The 113th Congress will bring new leadership to the House Homeland Security Committee and the Senate Homeland Security and Government Affairs Committees — all responsible for cybersecurity issues.  President Obama is expected to release an Executive Order (based on the draft circulated in late November 2012) very soon, perhaps before the State of the Union address.  House Speaker Boehner extended an invitation to the President last week to deliver the SOTU address on February 12th.  Add to that the fact that online and mobile privacy remain priorities in the 113th Congress, and we should have a very busy session.

A look at upcoming cybersecurity and data privacy issues in the 113th Congress has been prepared by our colleagues at ML Strategies.  You can read it at ML Strategies Legislative Alert Telecommunications in the 113th Congress.

Happy New Year!   We are beginning this week with a series of top Privacy and Security issues for 2013, as we see them.   Let’s start with an issue of interest to publicly traded companies, or companies considering going public in 2013 – a reminder that cybersecurity issues are of interest to the Securities and Exchange Commission (SEC) and are a shareholder disclosure issue.   We expect to see an increased focus in this area in 2013.

By Adam Veness

THE SEC WILL REQUIRE GREATER DISCLOSURE RELATED TO DATA SECURITY RISKS AND BREACHES

The amount of personal and confidential information maintained electronically by public companies increases every day.  As a consequence of this increase, the likelihood that a given public company will suffer a data breach and that such breach will have a material adverse effect on the company’s business also increases.  In response to this ever-increasing risk, the Securities and Exchange Commission (the “SEC”) is requiring greater disclosure related to data security and this trend will likely increase in 2013.

The SEC issued guidance relating to public company disclosure of data security in the end of 2011.  Soon after the SEC issued this guidance, Facebook, Inc. (NASDAQ: FB) filed its Form S-1 Registration Statement and became one of the pioneers in data security and privacy disclosure.  Since then, public and soon-to-be public companies have followed suit and more companies are including disclosure related to data security risks and breaches.

The disclosure does not only effect companies dependent on technology as a core part of its business.  Two recent examples of this increased disclosure can be found in the risk factors of a prospectus filed by Michaels Stores, Inc. and that filed by SeaWorld Entertainment, Inc.  Specifically, Michaels Stores, Inc., a craft specialty retailer, included the following risk factor: “Failure to adequately maintain security and prevent unauthorized access to electronic and other confidential information and data breaches could materially adversely affect our financial condition and operating results.”  This type of risk factor is becoming more and more common among public company filings, both in registration statements and annual and quarterly filings.   Interestingly, Michaels was the victim of a large-scale hack attack on its POS system in 2011 and given that, and the resulting class action suits, we might have expected to see expanded disclosure.   SeaWorld, the owner/operator of SeaWorld, Busch Gardens, Sesame Place , and other theme parks, filed its registration statement just after Christmas and includes the following risk factor:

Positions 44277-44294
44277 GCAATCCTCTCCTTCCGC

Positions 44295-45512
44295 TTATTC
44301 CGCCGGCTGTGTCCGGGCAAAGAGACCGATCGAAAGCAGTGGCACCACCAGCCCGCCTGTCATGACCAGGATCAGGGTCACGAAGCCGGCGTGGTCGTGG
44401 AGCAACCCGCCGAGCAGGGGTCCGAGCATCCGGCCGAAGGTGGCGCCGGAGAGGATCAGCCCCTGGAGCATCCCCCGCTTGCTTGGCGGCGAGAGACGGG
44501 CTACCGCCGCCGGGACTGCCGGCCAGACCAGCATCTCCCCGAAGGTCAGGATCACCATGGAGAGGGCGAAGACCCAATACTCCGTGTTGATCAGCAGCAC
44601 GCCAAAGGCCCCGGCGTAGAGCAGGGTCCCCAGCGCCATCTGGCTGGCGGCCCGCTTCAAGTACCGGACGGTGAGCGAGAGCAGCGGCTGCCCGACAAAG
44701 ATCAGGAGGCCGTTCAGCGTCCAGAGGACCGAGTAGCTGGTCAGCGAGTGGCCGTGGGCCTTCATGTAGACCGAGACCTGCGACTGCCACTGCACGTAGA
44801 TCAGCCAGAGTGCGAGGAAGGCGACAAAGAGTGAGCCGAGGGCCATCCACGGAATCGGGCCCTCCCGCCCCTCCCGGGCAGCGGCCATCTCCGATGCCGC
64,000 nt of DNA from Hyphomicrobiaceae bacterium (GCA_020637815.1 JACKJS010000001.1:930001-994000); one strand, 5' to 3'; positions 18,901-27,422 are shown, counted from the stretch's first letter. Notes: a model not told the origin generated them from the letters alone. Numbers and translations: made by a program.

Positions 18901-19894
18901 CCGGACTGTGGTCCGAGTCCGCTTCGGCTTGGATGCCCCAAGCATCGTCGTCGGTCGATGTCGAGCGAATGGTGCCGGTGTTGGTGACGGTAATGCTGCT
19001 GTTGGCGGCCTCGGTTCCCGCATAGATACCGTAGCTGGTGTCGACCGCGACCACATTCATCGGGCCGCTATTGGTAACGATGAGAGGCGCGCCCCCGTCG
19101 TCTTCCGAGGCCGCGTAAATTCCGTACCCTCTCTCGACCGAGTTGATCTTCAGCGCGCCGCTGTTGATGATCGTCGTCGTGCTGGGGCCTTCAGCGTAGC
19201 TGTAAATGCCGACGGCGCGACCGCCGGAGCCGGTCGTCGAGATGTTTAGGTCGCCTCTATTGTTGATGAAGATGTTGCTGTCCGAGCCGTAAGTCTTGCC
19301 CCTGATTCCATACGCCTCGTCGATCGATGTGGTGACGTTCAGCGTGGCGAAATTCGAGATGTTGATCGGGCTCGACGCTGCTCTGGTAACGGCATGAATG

Cyber security risks and the failure to maintain the integrity of internal or guest data could result in damages to our reputation and/or subject us to costs, fines or lawsuits.

We collect and retain large volumes of internal and guest data, including credit card numbers and other personally identifiable information, for business purposes, including for transactional or target marketing and promotional purposes, and our various information technology systems enter, process, summarize and report such data. We also maintain personally identifiable information about our employees. The integrity and protection of our guest, employee and Company data is critical to our business and our guests and employees have a high expectation that we will adequately protect their personal information. The regulatory environment, as well as the requirements imposed on us by the credit card industry, governing information, security and privacy laws is increasingly demanding and continue to evolve. Maintaining compliance with applicable security and privacy regulations may increase our operating costs and/or adversely impact our ability to market our theme parks, products and services to our guests. Furthermore, a penetrated or compromised data system or the intentional, inadvertent or negligent release or disclosure of data could result in theft, loss, fraudulent or unlawful use of guest, employee or Company data which could harm our reputation or result in remedial and other costs, fines or lawsuits.

Companies that fail to include adequate disclosure about data security risks already began receiving SEC comments for 10-Ks filed at the end of 2011.  One example of this occurred in the SEC’s review of Freeport-McMoRan Copper & Gold Inc.’s (“Freeport”) 10-K for Fiscal Year Ended December 31, 2011.  In the SEC’s Comment Letter, it noted that Freeport failed to include any risk factors related to cyber attacks.  The SEC commented that in Freeport’s next 10-Q, it should provide “risk factor disclosure describing the cybersecurity risks that you face or tell us why you believe such disclosure is unnecessary.”  The SEC further referred Freeport to its Guidance Topic No. 2 at http://www.sec.gov/divisions/corpfin/guidance/cfguidance-topic2.htm.  Sure enough, as Freeport promised in its response letter to the SEC, Freeport included this additional disclosure in its 10-Q filed for the Quarter Ended June 30, 2012.